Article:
Java Virtual Machine (JVM) :

The Java Virtual Machine (JVM) is a virtual “execution engine” instance that executes the bytecodes in compiled Java class files. Java programs are compiled into a form called Java bytecodes. To the JVM, a stream of bytecodes is a sequence of instructions.

Tuning the JVM to achieve optimal application performance is one of the most critical aspects of  WebLogic Server performance.

Oracle recommends to use:
• Oracle JRockit JVM for production servers
• Sun HotSpot JVM for development servers and for running other WLS utilities

Setting Weblogic Server JVM Arguments:

If we want to use different JVM after domain creation is possible by setting some WLS JVM arguments.

Start JVM with Custom JVM settings.

export JAVA_VENDOR=”Oracle”
export USER_MEM_ARGS=”-Xms512m –Xmx1g”
./startWebLogic.sh

  • “Oracle” indicates that you are using the JRockit SDK. It is valid only on platforms that supportJRockit.
  • “Sun” indicates that you are using the Sun SDK.
  • “HP” and “IBM” indicate that you are using SDKs that Hewlett Packard or IBM have provided. These values are valid only on platforms that support HP or IBM SDKs.

Basic Sun JVM Arguments :

  • -XX:NewSize (default 2 MB): Default size of new generation (in bytes)
  • -XX:MaxNewSize: Maximum size of new generation (in bytes). Since 1.4, MaxNewSize is computed as a function of NewRatio.
  • -XX:NewRatio (default = 2): Ratio of new to old generation sizes
  • -XX:SurvivorRatio (default = 8): Ratio of Eden size to one survivor space size.
  • -XX:TargetSurvivorRatio (default = 50%): Desired percentage of survivor space used after scavenge
  • -XX:MaxPermSize: Size of the permanent generation

Basic JRockit JVM Arguments:

  • -Xms The initial amount of heap allocated to the JVM
  • -Xmx The maximum amount of heap that this JVM can allocate
  • -Xns Size of the nursery generation in the heap
  • -XgcPrio A priority level that helps to determine which GC algorithms the JVM will use at run time:
  • throughput: Maximize application throughput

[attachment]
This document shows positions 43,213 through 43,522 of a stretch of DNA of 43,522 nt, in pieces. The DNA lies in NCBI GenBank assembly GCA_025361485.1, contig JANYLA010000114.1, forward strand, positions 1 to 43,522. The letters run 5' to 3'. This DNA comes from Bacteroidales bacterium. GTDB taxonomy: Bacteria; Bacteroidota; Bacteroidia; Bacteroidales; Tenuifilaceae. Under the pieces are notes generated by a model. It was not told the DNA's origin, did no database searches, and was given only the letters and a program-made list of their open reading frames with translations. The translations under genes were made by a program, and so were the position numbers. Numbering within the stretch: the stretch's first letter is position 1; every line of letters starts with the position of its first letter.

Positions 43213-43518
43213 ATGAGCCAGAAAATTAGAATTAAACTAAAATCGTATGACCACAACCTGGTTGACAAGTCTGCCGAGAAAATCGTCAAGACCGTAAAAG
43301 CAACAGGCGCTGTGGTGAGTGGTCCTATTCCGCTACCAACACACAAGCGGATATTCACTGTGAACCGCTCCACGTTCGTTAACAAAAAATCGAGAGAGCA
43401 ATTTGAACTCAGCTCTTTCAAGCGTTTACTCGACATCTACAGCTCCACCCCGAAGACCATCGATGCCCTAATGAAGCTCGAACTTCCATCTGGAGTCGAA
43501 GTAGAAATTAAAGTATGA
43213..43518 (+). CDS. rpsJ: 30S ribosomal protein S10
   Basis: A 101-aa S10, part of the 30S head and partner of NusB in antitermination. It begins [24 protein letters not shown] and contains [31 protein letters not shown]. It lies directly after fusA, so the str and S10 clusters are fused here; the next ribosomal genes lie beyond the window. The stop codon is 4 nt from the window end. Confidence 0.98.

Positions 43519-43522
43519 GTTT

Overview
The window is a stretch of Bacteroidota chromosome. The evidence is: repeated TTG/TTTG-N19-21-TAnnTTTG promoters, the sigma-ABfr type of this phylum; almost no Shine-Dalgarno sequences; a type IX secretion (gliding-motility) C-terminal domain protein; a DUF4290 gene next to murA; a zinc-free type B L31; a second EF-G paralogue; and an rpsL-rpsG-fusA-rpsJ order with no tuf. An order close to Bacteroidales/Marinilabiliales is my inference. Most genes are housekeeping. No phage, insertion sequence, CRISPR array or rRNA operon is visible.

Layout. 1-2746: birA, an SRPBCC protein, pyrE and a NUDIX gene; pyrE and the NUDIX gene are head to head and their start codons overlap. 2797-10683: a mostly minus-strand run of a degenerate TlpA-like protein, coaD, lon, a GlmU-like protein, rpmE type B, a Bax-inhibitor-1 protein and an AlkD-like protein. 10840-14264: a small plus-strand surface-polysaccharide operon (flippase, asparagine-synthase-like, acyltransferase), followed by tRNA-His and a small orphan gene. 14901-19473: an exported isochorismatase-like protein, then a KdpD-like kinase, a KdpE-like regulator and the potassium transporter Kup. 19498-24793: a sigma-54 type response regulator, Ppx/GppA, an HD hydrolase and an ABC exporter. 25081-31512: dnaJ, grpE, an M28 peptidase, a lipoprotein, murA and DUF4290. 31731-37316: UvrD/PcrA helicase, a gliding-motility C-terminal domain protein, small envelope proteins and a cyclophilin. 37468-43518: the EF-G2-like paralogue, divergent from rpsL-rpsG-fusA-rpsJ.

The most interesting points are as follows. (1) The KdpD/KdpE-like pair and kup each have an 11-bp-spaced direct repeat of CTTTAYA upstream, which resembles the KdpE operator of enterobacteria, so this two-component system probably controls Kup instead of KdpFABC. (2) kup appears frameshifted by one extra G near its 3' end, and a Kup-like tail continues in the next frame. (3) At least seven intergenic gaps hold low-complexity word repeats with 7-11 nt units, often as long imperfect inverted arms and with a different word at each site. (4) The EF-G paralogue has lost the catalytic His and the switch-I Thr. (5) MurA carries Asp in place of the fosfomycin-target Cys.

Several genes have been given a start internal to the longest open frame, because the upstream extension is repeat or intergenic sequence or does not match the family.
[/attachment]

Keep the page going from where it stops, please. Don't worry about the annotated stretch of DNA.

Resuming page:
• pausetime: Minimize how long GC runs
  • deterministic: Consistent response times
  • -XXcompactRatio The percentage of the heap

Common JVM Issues:

Out of Memory : JVMs trigger java.lang.OutOfMemoryError when there is insufficient memory to perform some task . An out-of-memory condition can occur when there is free memory available in the heap but it is too fragmented and not contiguously located to store the object being allocated or moved (as part of a garbage collection cycle).

Memory Leak : Are a common cause of out-of-memory errors, can occur because of  excessive caching.

JVM Crash: We can identify and troubleshoot a JVM crash by the diagnostic files that are generated by the JVM. A snapshot is created
that captures that state of the JVM process at the time of the error.

This binary file contains information about the entire JVM process and needs to be opened using debugging tools.
The gdb debugging tool, popular on Linux, can extract useful information from core files. The Dr.Watson tool on Windows provides similar capabilities.

On the Sun JVM, the log file is named hs_err_pid<pid>.log, where <pid> is the process ID of the process. JRockit refers to this error log as a “dump” file, and is named jrockit.<pid>.dump.

Basic JVM Tools:
– Stack Trace
– Thread Dump
– Verbose GC
– Sun Profiler Agent
– Sun Diagnostic Tools
– JVisualVM

Sun JVM Diagnostic Tools:

References:

Weblogic Server 11g System Administration

Troubleshooting Whole Server Migration Setup for Fusion Middleware 11g [ID 1103610.1] [Login to Oracle Support before clicking this link]

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